Panda kicks into action again
After almost a year with no updates, Google has confirmed that a refresh of its Panda algorithm has started to roll out.
Panda – the Google programme that sets about improving the quality of search results by demoting sites with poor and spam content down the rankings – is expected to have an effect across the entire internet over the coming months.
The slow rollout means some web pages may be affected before others.
The rollout means anyone who was penalised by Panda in the last update has a chance to emerge if they made the right changes. So if you were hit by Panda, you won’t notice the benefit immediately but should see changes in organic rankings gradually.
Smile for the advert
Does the idea of artificially intelligent adverts that can read your mood freak you out? If so, be afraid because they’re here.
A trial of bus stop ads in London has seen new technology employed that has the ability to serve different messages depending on people’s reactions.
The experiment has the same sensors as found at the top of an Xbox games console and has been programmed to recognise if the person in front of it is happy, sad or neutral.
Depending on the emotion detected, a different ad message will be served.
The ad has been developed by global advertising giant Saatchi.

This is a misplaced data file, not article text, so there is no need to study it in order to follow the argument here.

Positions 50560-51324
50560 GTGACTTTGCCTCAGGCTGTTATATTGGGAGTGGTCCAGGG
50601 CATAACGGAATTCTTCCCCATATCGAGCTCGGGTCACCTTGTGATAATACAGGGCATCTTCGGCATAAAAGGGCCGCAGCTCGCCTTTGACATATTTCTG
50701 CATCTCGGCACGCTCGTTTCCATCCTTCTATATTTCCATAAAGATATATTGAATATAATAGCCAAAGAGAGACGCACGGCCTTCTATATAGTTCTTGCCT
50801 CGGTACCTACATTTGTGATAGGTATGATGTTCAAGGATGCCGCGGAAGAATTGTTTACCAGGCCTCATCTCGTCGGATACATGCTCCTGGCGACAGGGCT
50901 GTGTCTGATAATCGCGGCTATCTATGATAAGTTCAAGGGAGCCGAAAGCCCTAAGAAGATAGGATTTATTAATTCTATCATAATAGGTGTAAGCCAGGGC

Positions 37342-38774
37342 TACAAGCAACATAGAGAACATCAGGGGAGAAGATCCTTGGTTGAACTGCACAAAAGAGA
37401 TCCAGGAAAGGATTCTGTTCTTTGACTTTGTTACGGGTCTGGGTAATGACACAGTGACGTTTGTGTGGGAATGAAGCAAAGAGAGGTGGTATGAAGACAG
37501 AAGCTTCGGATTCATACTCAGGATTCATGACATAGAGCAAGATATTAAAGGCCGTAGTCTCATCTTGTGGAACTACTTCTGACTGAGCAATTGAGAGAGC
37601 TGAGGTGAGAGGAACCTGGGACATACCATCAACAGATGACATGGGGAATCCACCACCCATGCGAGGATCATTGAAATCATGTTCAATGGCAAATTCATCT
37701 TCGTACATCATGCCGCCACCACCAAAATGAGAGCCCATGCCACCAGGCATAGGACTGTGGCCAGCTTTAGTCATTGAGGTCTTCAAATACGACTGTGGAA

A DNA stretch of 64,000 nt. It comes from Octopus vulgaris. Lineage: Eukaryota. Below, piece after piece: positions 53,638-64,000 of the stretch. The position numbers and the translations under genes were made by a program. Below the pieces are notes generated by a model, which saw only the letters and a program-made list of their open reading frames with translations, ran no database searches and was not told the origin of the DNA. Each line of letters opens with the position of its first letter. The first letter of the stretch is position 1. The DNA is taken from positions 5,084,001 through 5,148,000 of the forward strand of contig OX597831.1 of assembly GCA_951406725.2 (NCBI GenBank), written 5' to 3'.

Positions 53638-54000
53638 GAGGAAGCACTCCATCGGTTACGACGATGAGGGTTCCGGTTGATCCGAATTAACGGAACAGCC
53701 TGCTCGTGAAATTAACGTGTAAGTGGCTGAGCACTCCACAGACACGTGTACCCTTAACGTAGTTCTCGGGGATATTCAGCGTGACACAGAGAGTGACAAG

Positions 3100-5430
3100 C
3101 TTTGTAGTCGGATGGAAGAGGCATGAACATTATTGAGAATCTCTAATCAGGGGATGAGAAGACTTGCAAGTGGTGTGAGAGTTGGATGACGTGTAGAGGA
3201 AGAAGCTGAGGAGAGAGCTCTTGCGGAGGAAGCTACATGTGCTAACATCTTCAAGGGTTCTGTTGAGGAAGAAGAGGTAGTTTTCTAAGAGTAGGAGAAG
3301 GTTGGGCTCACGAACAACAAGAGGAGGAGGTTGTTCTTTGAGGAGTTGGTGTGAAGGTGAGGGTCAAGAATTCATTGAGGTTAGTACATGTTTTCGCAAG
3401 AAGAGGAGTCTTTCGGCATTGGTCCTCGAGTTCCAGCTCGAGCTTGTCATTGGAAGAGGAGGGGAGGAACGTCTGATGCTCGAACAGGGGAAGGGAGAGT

Apple to take control of remotes?
Apple is patenting a fingerprint activated TV remote control.
The device would store a user’s personal TV preferences, meaning different people in a household would be served different options depending on who was operating it.
Whether this means Apple wants to produce such a product, or simply wants to own a patent in case a rival tries to, is unclear. However, given Apple’s appetite for joining up devices it seems a natural step towards an internet of things step for the company.
Every step you take … is now mapped
Google is releasing a new tool that allows users to trace their steps back through history. The Timeline feature allows you to view in Maps places, check-ins and routes you have taken.
While this self-stalking is a fun diversion for those with the time and inclination, the potential for it to be used to serve marketing messages depending on your habits is ripe.
Users can turn this function off in Location History.
Joke’s on the gag thieves
Twitter is trying to protect the intellectual property and copyright of its most creative users by cracking down on those who steal and plagiarise jokes.
The social network has started erasing and hiding a number of tweets reported as containing stolen content, referring to the original poster as the ‘copyright holder’.
Also this week, twitter removed the background on all its user profiles with no prior warning – a move widely seen as a precursor to using the blank space to place advertising on.